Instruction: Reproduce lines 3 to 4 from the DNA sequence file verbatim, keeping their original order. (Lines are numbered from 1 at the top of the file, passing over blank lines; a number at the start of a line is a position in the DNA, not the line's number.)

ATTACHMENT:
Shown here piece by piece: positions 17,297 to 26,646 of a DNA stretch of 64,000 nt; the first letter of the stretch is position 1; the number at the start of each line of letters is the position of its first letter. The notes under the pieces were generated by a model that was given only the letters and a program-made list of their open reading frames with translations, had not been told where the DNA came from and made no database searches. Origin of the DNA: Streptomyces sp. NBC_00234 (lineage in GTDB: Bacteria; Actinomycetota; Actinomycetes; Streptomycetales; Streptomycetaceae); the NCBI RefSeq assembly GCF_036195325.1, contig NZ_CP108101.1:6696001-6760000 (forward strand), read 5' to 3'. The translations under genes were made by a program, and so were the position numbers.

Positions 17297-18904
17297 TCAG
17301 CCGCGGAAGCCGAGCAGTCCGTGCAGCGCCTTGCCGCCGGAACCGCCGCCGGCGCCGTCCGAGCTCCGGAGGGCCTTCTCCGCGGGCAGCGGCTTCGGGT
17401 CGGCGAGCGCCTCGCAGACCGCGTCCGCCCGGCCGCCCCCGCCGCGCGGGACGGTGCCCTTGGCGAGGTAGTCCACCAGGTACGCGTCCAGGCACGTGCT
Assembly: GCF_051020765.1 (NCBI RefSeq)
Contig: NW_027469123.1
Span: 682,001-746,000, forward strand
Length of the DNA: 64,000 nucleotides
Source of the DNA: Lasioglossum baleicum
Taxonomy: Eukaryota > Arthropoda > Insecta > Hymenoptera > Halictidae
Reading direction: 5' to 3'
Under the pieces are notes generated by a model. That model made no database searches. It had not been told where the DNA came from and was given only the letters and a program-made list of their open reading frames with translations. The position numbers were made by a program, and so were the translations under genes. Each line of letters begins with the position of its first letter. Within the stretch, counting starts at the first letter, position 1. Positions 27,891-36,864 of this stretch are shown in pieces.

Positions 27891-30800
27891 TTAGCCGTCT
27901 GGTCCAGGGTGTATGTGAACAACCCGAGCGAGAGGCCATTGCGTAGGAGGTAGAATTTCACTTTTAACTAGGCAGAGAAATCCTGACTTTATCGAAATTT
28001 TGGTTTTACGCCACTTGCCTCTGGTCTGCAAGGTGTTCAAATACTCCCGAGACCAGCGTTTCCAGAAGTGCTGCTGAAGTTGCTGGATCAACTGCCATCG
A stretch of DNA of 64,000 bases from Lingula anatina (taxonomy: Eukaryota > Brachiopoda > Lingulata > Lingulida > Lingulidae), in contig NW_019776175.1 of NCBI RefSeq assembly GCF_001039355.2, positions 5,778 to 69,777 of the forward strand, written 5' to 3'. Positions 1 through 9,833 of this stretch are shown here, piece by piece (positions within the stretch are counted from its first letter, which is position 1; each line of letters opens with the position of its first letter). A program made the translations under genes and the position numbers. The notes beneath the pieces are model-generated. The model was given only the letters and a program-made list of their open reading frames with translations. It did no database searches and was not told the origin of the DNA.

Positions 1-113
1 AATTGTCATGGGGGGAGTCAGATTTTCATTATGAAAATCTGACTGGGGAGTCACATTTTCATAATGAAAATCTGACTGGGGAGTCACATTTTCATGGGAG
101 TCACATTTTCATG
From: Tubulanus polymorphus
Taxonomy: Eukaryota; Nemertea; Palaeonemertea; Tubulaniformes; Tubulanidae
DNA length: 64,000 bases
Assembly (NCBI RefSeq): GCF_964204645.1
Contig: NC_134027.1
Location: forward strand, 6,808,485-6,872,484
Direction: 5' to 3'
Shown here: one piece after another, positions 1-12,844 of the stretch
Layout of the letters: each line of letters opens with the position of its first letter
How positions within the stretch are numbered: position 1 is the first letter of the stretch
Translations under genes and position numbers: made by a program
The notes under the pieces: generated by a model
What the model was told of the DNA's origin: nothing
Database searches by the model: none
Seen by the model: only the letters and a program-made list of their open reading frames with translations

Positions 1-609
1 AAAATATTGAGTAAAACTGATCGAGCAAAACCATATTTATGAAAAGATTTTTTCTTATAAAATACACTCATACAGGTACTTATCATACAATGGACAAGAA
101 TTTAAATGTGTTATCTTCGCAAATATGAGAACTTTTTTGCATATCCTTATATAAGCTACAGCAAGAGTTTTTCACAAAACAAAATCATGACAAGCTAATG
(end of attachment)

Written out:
17297 TCAG
17301 CCGCGGAAGCCGAGCAGTCCGTGCAGCGCCTTGCCGCCGGAACCGCCGCCGGCGCCGTCCGAGCTCCGGAGGGCCTTCTCCGCGGGCAGCGGCTTCGGGT